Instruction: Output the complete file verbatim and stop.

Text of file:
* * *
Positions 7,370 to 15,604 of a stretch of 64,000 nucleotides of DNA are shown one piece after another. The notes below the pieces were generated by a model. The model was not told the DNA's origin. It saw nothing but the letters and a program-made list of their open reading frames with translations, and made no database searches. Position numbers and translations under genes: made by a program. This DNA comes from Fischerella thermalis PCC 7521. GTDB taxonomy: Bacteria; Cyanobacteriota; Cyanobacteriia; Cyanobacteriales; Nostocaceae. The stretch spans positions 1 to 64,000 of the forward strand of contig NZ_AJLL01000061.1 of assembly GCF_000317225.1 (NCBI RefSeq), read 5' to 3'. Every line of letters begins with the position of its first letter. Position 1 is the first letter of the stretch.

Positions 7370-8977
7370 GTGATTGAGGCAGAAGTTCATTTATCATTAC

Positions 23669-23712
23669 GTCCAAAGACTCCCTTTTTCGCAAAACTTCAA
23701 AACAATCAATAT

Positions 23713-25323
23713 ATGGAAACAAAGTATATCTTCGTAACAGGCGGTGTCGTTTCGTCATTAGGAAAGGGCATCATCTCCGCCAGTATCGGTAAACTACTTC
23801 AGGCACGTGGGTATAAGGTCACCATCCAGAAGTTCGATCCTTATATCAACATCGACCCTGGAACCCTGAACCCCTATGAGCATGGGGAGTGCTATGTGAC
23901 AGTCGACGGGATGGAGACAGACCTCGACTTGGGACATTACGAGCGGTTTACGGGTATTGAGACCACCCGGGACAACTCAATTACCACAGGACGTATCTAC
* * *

Positions 7,370 to 15,604 of a stretch of 64,000 nucleotides of DNA are shown one piece after another. The notes below the pieces were generated by a model. The model was not told the DNA's origin. It saw nothing but the letters and a program-made list of their open reading frames with translations, and made no database searches. Position numbers and translations under genes: made by a program. This DNA comes from Fischerella thermalis PCC 7521. GTDB taxonomy: Bacteria; Cyanobacteriota; Cyanobacteriia; Cyanobacteriales; Nostocaceae. The stretch spans positions 1 to 64,000 of the forward strand of contig NZ_AJLL01000061.1 of assembly GCF_000317225.1 (NCBI RefSeq), read 5' to 3'. Every line of letters begins with the position of its first letter. Position 1 is the first letter of the stretch.

Positions 7370-8977
7370 GTGATTGAGGCAGAAGTTCATTTATCATTAC

Positions 23669-23712
23669 GTCCAAAGACTCCCTTTTTCGCAAAACTTCAA
23701 AACAATCAATAT

Positions 23713-25323
23713 ATGGAAACAAAGTATATCTTCGTAACAGGCGGTGTCGTTTCGTCATTAGGAAAGGGCATCATCTCCGCCAGTATCGGTAAACTACTTC
23801 AGGCACGTGGGTATAAGGTCACCATCCAGAAGTTCGATCCTTATATCAACATCGACCCTGGAACCCTGAACCCCTATGAGCATGGGGAGTGCTATGTGAC
23901 AGTCGACGGGATGGAGACAGACCTCGACTTGGGACATTACGAGCGGTTTACGGGTATTGAGACCACCCGGGACAACTCAATTACCACAGGACGTATCTAC